FTP, How To Set It Up
|First posted Jan 2004|
Last update Jan 8, 2009
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FTP (File Transfer Protocol) has been around for a long time, in fact it was in use before we had a world wide web.
If you have a website that you upload files to using FTP then you are already well on your way to understanding this stuff. If on the other hand you have never worked with FTP then the initial problems you may encounter can seem insurmountable.
To be able to upload images from your webcam you must first have a web site that allows FTP. Virtually all web hosting company's that you pay for have FTP available. Many of the free hosting services such as Geocities or Anglefire will allow FTP to the site. If you have an Internet provider that gives you web space, then you can most likely FTP to that account.
When you first set up a web site, you are usually given the settings you would need to FTP files to that site. This includes 3 prices of information.
The FTP address is sometimes the same as your website. For example
AOL also allows FTP to personal sites but their setup is a bit different. First you have to be logged into your AOL account before you can gain access through an FTP client.
It is usually best to use an FTP client to connect to your site but you don't have to have one. In fact even Windows Explorer will work. In the address bar type ftp://YourAddress.com (substituting your correct address)
My favorite FTP client is called FileZilla. This is a free program that is open source software. It's constantly being updated and improved.
It doesn't work, now what?
Incorrect Address, username or password. The number one reason for trouble.
If you are having problems with your application connecting to an FTP site you can use a command or DOS prompt to test your settings.
Note: Be careful what you type in this window. Unless you are well versed in using FTP, use this procedure only to check for problems. Type in or delete the wrong thing and you could screw up your account.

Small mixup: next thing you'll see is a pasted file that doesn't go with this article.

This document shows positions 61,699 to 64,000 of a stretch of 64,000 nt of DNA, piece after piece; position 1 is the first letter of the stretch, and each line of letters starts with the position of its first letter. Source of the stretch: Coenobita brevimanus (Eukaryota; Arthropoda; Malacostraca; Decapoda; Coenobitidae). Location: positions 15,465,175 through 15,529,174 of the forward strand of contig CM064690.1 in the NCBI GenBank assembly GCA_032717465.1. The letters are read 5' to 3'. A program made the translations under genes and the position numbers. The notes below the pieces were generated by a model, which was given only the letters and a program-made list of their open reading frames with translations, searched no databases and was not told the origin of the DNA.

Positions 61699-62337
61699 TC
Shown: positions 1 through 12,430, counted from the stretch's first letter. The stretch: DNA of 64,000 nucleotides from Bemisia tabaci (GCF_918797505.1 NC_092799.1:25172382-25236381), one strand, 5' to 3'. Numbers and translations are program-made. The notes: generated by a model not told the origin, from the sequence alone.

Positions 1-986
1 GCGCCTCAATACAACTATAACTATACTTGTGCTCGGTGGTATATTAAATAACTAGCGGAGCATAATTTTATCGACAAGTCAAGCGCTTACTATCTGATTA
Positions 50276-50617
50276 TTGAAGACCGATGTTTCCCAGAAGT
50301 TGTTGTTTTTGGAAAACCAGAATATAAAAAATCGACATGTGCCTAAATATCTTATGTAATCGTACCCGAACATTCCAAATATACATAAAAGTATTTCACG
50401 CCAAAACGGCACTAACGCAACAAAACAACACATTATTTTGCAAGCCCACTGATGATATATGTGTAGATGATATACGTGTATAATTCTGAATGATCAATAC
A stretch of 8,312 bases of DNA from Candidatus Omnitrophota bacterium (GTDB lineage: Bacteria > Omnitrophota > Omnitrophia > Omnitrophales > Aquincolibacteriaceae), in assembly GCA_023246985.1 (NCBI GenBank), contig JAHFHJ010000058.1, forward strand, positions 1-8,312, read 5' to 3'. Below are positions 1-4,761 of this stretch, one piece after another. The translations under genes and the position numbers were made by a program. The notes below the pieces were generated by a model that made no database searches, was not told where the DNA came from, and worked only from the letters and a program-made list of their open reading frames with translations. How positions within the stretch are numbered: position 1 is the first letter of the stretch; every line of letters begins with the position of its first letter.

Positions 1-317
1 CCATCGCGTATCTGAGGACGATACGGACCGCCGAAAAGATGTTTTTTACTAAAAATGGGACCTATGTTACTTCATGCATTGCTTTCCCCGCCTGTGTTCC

Wrong directory. The number two reason for problems.
If you appear to be uploading a file, but then can't find it, make sure you are looking in the right place. Many times the directory you are placed into when you log in via FTP, is not the same directory you first encounter when you open your website from a web browser.
Using the command prompt method described above, try getting a directory listing. Or use the FTP function in Windows Explorer as described above. If the file you just uploaded shows in the directory listing but not on your website, you probably are not in the correct directory. Adjust your webcam software to include the correct directory and try again. The specific method varies with the webcam software brand so you have to read the instructions.
Write access. The number three reason for problems.
A common problem many people have when trying to upload a page or picture is that even though you appear to be logged in properly, when you try to upload the image, either nothing happens, or it appears to work but then you can't locate the file on the website.
Make sure you have write permission to the directory you are trying to upload the image to.
For example when I log into my FTP account on my website, I am placed into a root directory one level above my actual website's location. I don't have write access to that directory so nothing will upload to it. I have to upload to my html directory to be able to store a file.
Jan 8, 2009